National Register of Historic Places in Contra Costa County

National Register #91001425: Mount Diablo Coal Field Somersville Road

  National Register #91001425: Mount Diablo Coal Field
22 January 2008
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National Register #91001425
Mount Diablo Coal Field (Black Diamond Mines)
Somersville Road
Black Diamond Mines Regional Park

This Historic District is also California Historical Landmark 932.

The Black Diamond Mines were prospected for coal in the mid-1850s. Five towns grew up around the pitheads. The coal mining boom lasted until the first decade of the 20th century, when the last of the mines was closed and all of the towns deserted. Later, from about 1925 to 1951, high silica sand was mined in the area.

The Black Diamond Mines produced four-fifths of the lignite ever mined in California. At their height, in the 1870s, the mines produced over 40% of the coal on the San Francisco market. In that era of stream power, the contribution of the Black Diamond Mines to the development of industry and bulk transportation in the San Francisco Bay area can hardly be overstated.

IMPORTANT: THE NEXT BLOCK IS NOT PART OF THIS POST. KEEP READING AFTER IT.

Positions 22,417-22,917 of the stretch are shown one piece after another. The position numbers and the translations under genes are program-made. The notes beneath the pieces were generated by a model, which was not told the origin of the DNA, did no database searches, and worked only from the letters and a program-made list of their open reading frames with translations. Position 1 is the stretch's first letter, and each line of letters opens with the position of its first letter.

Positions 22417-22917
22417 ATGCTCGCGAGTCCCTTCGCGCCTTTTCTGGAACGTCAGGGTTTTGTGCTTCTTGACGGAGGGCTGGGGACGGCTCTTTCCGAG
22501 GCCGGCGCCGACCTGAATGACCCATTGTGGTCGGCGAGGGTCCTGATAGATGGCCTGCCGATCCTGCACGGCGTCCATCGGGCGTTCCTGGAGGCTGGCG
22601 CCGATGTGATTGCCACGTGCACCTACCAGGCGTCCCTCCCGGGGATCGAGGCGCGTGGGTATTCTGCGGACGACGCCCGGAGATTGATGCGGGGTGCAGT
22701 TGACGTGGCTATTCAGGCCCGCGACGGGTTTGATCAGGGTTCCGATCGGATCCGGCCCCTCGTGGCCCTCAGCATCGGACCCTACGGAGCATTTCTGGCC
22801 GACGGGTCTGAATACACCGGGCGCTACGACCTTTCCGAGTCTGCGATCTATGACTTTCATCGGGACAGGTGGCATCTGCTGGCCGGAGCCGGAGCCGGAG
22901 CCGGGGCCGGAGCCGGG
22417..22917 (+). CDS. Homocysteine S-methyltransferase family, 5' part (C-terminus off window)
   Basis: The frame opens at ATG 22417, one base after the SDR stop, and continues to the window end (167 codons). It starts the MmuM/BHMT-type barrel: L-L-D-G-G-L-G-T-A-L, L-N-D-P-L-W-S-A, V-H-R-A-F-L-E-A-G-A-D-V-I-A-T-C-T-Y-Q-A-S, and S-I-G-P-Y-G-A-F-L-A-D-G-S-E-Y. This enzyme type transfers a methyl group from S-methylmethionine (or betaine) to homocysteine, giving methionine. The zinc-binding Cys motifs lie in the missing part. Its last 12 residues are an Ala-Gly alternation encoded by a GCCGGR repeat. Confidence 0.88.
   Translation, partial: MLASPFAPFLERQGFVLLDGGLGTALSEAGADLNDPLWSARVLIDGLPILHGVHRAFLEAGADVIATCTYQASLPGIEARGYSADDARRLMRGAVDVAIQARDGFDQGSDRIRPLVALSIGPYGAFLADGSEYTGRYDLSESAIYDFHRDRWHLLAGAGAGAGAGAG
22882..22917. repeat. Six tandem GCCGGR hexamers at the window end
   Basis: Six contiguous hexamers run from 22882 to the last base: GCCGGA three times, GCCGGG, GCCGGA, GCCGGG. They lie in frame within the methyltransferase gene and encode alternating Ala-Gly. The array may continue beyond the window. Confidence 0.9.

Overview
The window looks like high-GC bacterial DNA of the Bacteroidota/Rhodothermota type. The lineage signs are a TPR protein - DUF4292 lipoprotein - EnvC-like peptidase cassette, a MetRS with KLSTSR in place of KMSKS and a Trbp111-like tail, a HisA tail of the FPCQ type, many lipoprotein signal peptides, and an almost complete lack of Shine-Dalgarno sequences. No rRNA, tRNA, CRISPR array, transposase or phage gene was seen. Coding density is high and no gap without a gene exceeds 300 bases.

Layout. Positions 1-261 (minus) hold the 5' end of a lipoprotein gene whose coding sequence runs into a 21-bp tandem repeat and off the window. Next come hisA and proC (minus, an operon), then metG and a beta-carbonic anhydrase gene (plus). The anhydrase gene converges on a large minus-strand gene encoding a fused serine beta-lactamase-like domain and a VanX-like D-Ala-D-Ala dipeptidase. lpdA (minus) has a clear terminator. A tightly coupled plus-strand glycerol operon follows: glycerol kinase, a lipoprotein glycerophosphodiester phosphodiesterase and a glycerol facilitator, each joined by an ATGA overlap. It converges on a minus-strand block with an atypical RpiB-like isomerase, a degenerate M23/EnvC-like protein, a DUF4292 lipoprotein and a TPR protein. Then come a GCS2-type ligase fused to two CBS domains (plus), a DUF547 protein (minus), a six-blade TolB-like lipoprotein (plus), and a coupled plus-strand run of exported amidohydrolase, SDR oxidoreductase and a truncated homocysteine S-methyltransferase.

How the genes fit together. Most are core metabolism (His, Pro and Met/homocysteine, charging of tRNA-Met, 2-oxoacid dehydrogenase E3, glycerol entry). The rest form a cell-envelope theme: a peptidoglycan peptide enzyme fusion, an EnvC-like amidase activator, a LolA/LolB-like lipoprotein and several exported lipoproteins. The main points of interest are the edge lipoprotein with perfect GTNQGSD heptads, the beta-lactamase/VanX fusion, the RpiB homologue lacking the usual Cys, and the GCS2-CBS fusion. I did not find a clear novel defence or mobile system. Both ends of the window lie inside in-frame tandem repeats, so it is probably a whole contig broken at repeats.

The sand mines contributed to the San Francisco Bay area's heavy steel and, to a lesser extent, container glass industries. These mines were the most important source of high silica sand used in California's steel foundries during the formative period of this industry, during the 1920s to the 1940s. The availability of high silica sand contributed toward the development of heavy industry, including wartime shipbuilding, in the eastern part of the San Francisco Bay area.

The Black Diamond Mines district contains three of the five settlements that grew up around the coal mines: Nortonville, Somersville, and Stewartville. The remains themselves consist of many house platforms, cellar holes, trails, exotic vegetation, and other landscape features. The townsites are an integral element of this coal mining complex that had such a major effect on California's incipient industry and commerce. Furthermore, Wortonville and Somersville were predominantly Welsh communities and represent an intensity of ethnic Welsh population and culture probably unmatched outside the coal mining areas of Pennsylvania and certainly unique in the West. The re-establishment of folk institutions, the continuity of economic practices that did not challenge traditional family roles, and the isolation of the site allowed a virtual re-creation of Welsh society.

Two hundred and seventy-two individual features have been recorded in the district.

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